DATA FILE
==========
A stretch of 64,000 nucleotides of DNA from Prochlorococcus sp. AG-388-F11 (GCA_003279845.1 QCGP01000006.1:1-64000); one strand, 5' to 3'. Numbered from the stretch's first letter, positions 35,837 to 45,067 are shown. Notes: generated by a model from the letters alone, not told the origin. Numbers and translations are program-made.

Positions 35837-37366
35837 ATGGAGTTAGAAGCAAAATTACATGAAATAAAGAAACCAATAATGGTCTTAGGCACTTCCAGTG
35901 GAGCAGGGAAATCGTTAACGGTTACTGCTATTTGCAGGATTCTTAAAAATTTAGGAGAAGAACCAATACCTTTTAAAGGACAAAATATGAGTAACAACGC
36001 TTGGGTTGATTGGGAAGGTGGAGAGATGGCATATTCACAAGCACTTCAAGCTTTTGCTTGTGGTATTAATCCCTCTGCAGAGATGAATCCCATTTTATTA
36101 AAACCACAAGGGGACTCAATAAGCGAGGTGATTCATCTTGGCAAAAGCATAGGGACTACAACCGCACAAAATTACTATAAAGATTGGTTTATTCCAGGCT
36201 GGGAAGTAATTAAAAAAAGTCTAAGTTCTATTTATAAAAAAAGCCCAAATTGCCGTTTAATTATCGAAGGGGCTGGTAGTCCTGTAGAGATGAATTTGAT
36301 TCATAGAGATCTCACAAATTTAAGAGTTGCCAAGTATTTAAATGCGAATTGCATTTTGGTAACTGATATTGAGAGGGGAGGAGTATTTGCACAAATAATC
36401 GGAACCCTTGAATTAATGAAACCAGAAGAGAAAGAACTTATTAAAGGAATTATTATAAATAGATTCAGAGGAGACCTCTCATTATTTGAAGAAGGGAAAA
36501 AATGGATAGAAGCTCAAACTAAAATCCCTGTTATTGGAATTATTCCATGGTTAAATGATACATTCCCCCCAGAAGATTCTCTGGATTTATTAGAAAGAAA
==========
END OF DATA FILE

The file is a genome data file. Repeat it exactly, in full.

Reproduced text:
A stretch of 64,000 nucleotides of DNA from Prochlorococcus sp. AG-388-F11 (GCA_003279845.1 QCGP01000006.1:1-64000); one strand, 5' to 3'. Numbered from the stretch's first letter, positions 35,837 to 45,067 are shown. Notes: generated by a model from the letters alone, not told the origin. Numbers and translations are program-made.

Positions 35837-37366
35837 ATGGAGTTAGAAGCAAAATTACATGAAATAAAGAAACCAATAATGGTCTTAGGCACTTCCAGTG
35901 GAGCAGGGAAATCGTTAACGGTTACTGCTATTTGCAGGATTCTTAAAAATTTAGGAGAAGAACCAATACCTTTTAAAGGACAAAATATGAGTAACAACGC
36001 TTGGGTTGATTGGGAAGGTGGAGAGATGGCATATTCACAAGCACTTCAAGCTTTTGCTTGTGGTATTAATCCCTCTGCAGAGATGAATCCCATTTTATTA
36101 AAACCACAAGGGGACTCAATAAGCGAGGTGATTCATCTTGGCAAAAGCATAGGGACTACAACCGCACAAAATTACTATAAAGATTGGTTTATTCCAGGCT
36201 GGGAAGTAATTAAAAAAAGTCTAAGTTCTATTTATAAAAAAAGCCCAAATTGCCGTTTAATTATCGAAGGGGCTGGTAGTCCTGTAGAGATGAATTTGAT
36301 TCATAGAGATCTCACAAATTTAAGAGTTGCCAAGTATTTAAATGCGAATTGCATTTTGGTAACTGATATTGAGAGGGGAGGAGTATTTGCACAAATAATC
36401 GGAACCCTTGAATTAATGAAACCAGAAGAGAAAGAACTTATTAAAGGAATTATTATAAATAGATTCAGAGGAGACCTCTCATTATTTGAAGAAGGGAAAA
36501 AATGGATAGAAGCTCAAACTAAAATCCCTGTTATTGGAATTATTCCATGGTTAAATGATACATTCCCCCCAGAAGATTCTCTGGATTTATTAGAAAGAAA